•  164
    Proofs for the Existence of God
    In Stephen Gaukroger (ed.), The Blackwell to Descartes’ Meditations, Blackwell. pp. 104--121. 2006.
    We argue that Descartes’s theistic proofs in the ’Meditations’ are much simpler and straightforward than they are traditionally taken to be. In particular, we show how the causal argument of the "Third Meditation" depends on the intuitively innocent principle that nothing comes from nothing, and not on the more controversial principle that the objective reality of an idea must have a cause with at least as much formal reality. We also demonstrate that the so-called ontological "argument" of the …Read more
  •  97
    The Structure of Cartesian Sensations
    Analytic Philosophy 54 (1): 107-116. 2013.
  •  92
    The Correspondence Between Princess Elisabeth of Bohemia and René Descartes (review) (review)
    Journal of the History of Philosophy 46 (4): 642-643. 2008.
    Descartes’s correspondence with Elisabeth is among the most important we have for understanding the philosophical thought of a canonical figure. Elisabeth’s perspicacious queries drew forth Descartes’s very famous elaboration of mind/body union. The correspondence also contains the bulk of Descartes’s important statements on morality—a topic touched on only briefly in his books. It seems likely that this part of the correspondence helped set Descartes on the course that resulted in his last book…Read more
  •  78
    How Many Worlds?
    British Journal for the History of Philosophy 19 (6). 2011.
    British Journal for the History of Philosophy, Volume 19, Issue 6, Page 1201-1212, December 2011
  •  73
    Cartesian Actualism in the Leibniz-Arnauld Correspondence
    Canadian Journal of Philosophy 23 (4). 1993.
    The correspondence between Leibniz and Arnauld was judged by Leibniz himself to be very useful for understanding his philosophy. Historians have concurred in this judgment. Leibniz did not find any philosophy of independent interest in the letters Arnauld sent him. Historians have, for the most part, also concurred in this finding. I shall argue that on one set of issues at least — modal metaphysics and free will — Arnauld accomplished more than facilitating Leibnizian elucidations. He held his …Read more
  •  68
    A Companion to Rationalism (edited book)
    Wiley-Blackwell. 2005.
    This book is a wide-ranging examination of rationalist thought in philosophy from ancient times to the present day. Written by a superbly qualified cast of philosophers Critically analyses the concept of rationalism Focuses principally on the golden age of rationalism in the seventeenth and early eighteenth centuries Also covers ancient rationalism, nineteenth-century rationalism, and rationalist themes in recent thought Organised chronologically Various philosophical methods and viewpoints are …Read more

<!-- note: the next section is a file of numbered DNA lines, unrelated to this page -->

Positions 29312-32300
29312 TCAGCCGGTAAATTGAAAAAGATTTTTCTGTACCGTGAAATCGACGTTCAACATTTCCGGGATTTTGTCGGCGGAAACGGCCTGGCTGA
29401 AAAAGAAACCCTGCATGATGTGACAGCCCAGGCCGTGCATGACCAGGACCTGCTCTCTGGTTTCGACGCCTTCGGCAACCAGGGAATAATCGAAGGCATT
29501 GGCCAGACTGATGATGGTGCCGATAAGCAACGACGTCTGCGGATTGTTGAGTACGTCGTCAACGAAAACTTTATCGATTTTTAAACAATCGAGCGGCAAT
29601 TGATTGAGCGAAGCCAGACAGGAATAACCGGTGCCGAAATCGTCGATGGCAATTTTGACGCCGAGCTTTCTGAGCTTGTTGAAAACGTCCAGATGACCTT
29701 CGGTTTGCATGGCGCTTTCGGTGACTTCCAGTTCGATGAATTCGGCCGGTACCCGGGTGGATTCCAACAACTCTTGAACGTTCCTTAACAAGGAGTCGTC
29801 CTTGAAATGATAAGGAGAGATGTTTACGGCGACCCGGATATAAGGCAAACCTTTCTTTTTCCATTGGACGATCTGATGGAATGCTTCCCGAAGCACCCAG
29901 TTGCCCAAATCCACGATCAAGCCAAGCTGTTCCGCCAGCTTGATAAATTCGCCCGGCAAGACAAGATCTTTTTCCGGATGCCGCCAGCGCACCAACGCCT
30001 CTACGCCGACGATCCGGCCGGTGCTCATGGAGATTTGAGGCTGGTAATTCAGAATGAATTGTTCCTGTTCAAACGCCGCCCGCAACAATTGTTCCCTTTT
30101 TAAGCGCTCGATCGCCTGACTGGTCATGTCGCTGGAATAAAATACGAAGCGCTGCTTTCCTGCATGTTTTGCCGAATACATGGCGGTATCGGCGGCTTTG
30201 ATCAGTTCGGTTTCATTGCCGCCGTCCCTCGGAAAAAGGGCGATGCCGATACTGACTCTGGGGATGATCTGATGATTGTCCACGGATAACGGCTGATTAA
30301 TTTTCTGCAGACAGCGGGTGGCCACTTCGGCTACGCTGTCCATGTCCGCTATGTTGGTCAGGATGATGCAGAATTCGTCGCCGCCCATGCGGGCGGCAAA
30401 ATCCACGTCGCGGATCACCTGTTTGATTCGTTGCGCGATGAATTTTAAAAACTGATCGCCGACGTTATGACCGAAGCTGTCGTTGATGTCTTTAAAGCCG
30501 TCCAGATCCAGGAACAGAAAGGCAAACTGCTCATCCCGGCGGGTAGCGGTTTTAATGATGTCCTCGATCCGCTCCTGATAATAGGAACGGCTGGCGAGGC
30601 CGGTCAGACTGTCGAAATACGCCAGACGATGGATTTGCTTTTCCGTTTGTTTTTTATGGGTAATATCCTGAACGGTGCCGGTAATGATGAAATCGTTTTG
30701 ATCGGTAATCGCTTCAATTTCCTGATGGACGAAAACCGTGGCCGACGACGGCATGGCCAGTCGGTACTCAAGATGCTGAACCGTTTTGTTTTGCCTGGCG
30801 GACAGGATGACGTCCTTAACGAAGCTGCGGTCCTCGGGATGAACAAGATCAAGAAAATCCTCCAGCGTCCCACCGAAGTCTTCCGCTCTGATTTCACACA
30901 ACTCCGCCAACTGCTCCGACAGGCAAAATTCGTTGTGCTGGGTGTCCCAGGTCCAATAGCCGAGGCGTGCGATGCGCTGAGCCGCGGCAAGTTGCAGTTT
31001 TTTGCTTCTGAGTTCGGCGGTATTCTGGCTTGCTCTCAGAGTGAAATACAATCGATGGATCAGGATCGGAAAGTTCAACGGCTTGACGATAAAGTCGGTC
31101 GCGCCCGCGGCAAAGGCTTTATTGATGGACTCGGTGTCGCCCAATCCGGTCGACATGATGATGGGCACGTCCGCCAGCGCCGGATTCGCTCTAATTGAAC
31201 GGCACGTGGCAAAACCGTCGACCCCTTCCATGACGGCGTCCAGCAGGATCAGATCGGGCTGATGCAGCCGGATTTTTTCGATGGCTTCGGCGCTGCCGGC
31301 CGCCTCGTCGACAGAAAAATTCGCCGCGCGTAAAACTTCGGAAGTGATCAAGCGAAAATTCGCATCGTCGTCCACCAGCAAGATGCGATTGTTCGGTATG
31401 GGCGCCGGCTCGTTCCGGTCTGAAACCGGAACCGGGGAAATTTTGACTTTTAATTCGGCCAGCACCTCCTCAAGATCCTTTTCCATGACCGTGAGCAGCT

•  65
    This paper examines the relationship between modern theories of microeconomics and macroeconomics and, more generally, it evaluates the prospects of theoretically reducing macroeconomics to microeconomics. Many economists have shown strong interest in providing "microfoundations" for macroeconomics and much of their work is germane to the issue of theoretical reduction. Especially relevant is the work that has been done on what is called The Problem of Aggregation. On some accounts, The Problem …Read more
  •  36
    Substance and Individuation in Leibniz (review)
    Philosophical Review 113 (1): 136-139. 2004.
    Everyone interested in Leibniz ought to read this fine, stimulating book. It is admirably written in the tradition exemplified by the references below and will especially appeal to those familiar with the analytical exposition in those works.
  •  33
    Social Science and the Mental
    Midwest Studies in Philosophy 15 (1): 194-209. 1990.
  •  30
    Problem section
    with Joshua Hoffman and Robert Hoffman
    Philosophia 8 (4): 847-851. 1979.
  •  27
    Descartes on the limited usefulness of mathematics
    Synthese 196 (9): 3483-3504. 2019.
    Descartes held that practicing mathematics was important for developing the mental faculties necessary for science and a virtuous life. Otherwise, he maintained that the proper uses of mathematics were extremely limited. This article discusses his reasons which include a theory of education, the metaphysics of matter, and a psychologistic theory of deductive reasoning. It is argued that these reasons cohere with his system of philosophy.
  •  26
    Descartes’s interrelated theories of attributes and conceptual distinction are developed. This follows Nolan in identifying substances and their attributes as they exist apart from the mind’s concepts. This resource is then used to articulate a solution to a famous problem about Descartes’s concept of substance. The key is that the concept of substance is itself to be regarded as an attribute of independently existing things.
  •  23
    Descartes Reinvented (review)
    International Philosophical Quarterly 46 (3): 378-379. 2006.
  •  18
    Average explanations
    Erkenntnis 30 (1-2). 1989.
    Good scientific explanations sometimes appear to make use of averages. Using concrete examples from current economic theory, I argue that some confusions about how averages might work in explanations lead to both philosophical and economic problems about the interpretation of the theory. I formulate general conditions on potentially proper uses of averages to refine a notion of average explanation. I then try to show how this notion provides a means for resolving longstanding philosophical probl…Read more
  •  15
    Are economic kinds natural
    In C. Wade Savage (ed.), Scientific Theories, University of Minnesota Press. pp. 14--102. 1990.